Stab Wound in Orzhov
If there was ever a card that just belonged in an Orzhov deck, it’s Stab Wound. While it was always among the top commons in RTR, the bleeding often didn’t quite synergize with Rakdos’s aggressive nature or Golgari’s giant monsters that you wanted to chump-block anyway.
But now you can stab a creature and then bleed its controller to death while sitting back defensively behind Basilica Guards, One Thousand Lashes, and Pontiff of Blight. Better bring pad and paper—life totals will be dropping by 1s and 2s until the opponent is dead.
PopulateMaw of the Obzedat to Righteous Charge to Undercity Informer all the way to a few cards that seemed tailor-made to fight tokens in a non-token set.
First off, we have Illness in the Ranks, which goes from fourteenth-pick to legitimate sideboard card now that Gatecrash is able to interact with Selesnya. Likewise, Homing Lightning, already a stellar removal spell, will have a much better shot of going all Chain Lightning on a bunch of Centaurs or Knights.
But—let’s be honest—what we really want to do is populate the crap out of our own team and smash our opponent with the cool new tools.
Bronzebeak Moa is an obvious nod to populate, but it’s certainly a strong one. Combining it with simple commons such as Eyes in the Skies and Seller of Songbirds makes all of those cards better. Start adding in rares such as Growing Ranks and Trostani, Selesnya's Voice, and things get a little silly. Moa also gets a few flash creatures and instant-speed token producers that make it a potential nightmare in combat. For example, if your opponent has a Bronzebeak Moa and access to , do you play around Eyes in the Skies, Hussar Patrol, or, heaven help you, Advent of the Wurm?
This means that sacrifice effects (Cartel Aristocrat, Corpse Blockade, etc.) go up, as do any mass-pump effects from Gatecrash. Even some cards such as Dynacharge, which were almost entirely stuck in Izzet decks that didn’t really want them, become better when you’re more likely to be three colors.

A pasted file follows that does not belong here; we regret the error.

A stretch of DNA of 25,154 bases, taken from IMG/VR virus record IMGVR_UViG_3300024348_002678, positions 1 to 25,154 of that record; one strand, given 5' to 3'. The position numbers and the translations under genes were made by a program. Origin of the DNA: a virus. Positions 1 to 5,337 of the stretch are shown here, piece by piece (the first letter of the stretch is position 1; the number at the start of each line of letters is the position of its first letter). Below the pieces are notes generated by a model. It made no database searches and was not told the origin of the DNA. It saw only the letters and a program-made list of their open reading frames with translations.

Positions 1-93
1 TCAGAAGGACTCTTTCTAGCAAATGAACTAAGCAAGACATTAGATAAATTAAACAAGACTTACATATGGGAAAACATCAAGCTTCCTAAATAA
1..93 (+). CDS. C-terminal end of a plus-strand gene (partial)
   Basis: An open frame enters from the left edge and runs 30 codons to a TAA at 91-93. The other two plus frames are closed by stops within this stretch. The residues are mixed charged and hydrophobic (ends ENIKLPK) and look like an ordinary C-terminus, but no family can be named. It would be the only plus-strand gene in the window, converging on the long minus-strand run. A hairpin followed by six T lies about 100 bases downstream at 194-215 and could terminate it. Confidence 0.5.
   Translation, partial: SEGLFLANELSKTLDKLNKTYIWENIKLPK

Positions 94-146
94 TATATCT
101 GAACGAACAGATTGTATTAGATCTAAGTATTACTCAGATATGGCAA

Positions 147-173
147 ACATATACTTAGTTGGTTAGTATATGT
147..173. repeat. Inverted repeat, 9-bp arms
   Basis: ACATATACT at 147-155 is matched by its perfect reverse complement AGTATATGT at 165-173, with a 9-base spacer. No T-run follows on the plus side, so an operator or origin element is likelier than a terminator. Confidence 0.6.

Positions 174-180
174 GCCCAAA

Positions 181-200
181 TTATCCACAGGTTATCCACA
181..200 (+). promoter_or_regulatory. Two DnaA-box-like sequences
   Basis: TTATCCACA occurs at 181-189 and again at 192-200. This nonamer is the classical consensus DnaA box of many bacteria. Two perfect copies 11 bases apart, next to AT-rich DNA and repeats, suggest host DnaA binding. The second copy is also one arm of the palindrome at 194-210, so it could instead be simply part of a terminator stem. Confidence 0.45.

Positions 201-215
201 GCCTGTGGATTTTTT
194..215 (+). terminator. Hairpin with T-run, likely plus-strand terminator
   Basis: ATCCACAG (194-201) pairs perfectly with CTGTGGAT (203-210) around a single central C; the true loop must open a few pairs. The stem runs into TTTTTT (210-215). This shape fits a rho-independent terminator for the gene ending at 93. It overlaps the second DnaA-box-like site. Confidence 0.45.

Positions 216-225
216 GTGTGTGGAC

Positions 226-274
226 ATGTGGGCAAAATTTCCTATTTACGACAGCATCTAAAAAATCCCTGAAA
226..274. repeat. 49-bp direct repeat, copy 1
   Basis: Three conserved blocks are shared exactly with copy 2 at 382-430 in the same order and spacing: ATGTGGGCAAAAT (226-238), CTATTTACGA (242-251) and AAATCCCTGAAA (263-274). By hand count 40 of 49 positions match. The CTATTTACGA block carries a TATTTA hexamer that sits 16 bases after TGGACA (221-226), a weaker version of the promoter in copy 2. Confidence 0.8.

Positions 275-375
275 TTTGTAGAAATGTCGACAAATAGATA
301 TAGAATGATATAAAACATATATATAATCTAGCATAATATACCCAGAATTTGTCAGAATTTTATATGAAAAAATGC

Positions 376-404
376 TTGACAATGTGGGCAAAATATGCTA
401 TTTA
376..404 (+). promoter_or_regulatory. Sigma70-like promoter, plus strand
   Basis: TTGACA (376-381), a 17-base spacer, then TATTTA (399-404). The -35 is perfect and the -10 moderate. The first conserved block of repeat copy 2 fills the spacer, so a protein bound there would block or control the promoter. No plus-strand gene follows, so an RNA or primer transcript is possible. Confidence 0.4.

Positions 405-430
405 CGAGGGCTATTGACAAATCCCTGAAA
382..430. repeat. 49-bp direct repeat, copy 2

Oh, and if you open Pontiff of Blight in Dragon’s Maze, populate is definitely a good place to be.
If you have two Gates out and Hold the Gates, Goblin Test Pilot activations are essentially free. I’m not sure I’d ever purposefully draft these together, but if somehow you end up in some very defensive R/W/U deck and find yourself with opportunities to take these cards, it could give you a weird, pingy combo.
The most obvious is bloodrush. Spending 6 mana and a Scorchwalker will give you 14 power on this guy. Even innocuous things such as +1/+1 counters from Common Bond or scavenge can get out of hand in a hurry.
The best card to stick on our furry friend, however, is probably Way of the Thief. Unblockable 8 damage with no other help is kind of a beating, and if you have 6 mana, the game is basically over. Way of the Thief is a much better card now, and this reprint is one of the reasons.
Jelenn Sphinx with Battalion
One of the problems Boros decks often have is the need to attack with smaller creatures to trigger battalion or just attacking with battalion creatures that are weak on their own. Jelenn Sphinx, besides offering a durable attacking body on his own, makes attacking with the riff-raff such as Bomber Corps much more palatable.
Species Gorger with Detain
One of the problems with some creatures with detain is that they often become outclassed the later the game goes. Azorius Arrester is a solid 2-drop, but it can become awkward in the mid- to late-game. But Species Gorger lets you build your own Martial Law (with an upkeep cost) by combining it with any number of detain creatures. The best ones to bounce are probably Azorius Arrester and Azorius Justiciar.
Dimir’s primary focus in Gatecrash was to mill out your opponent, but with scavenge and cards like Drown in Filth now in the format, it’s sometimes going to be correct to mill yourself, usually if you’re playing B/U/G. If you aim for this kind of strategy (which is more incidental than anything), cards such as Treasured Find and Down // Dirty become that much better, and Midnight Recovery becomes an all-star.
Things I Think I’m Thinking
- I didn’t much care about the Sliver’s change at first. I get the functional change, but the art sort of bothers me. They just don’t look like Slivers, which creates a disconnect for me and makes it odd to see them called Slivers. Still, I’m withholding judgment till I see the whole picture.
- I really want to pair Duskmantle Seer with Sin Collector.
- I have already tried the Maze's End deck. Boy howdy does it not work on a competitive level.
- I used to work for Abercrombie and Fitch . . . does that mean the Abercrombie and Fitch CEO thinks I’m part of his super race?
- By the time you read this, I’ll be in sunny San Diego for the Pro Tour. I’m excited. You should be, too.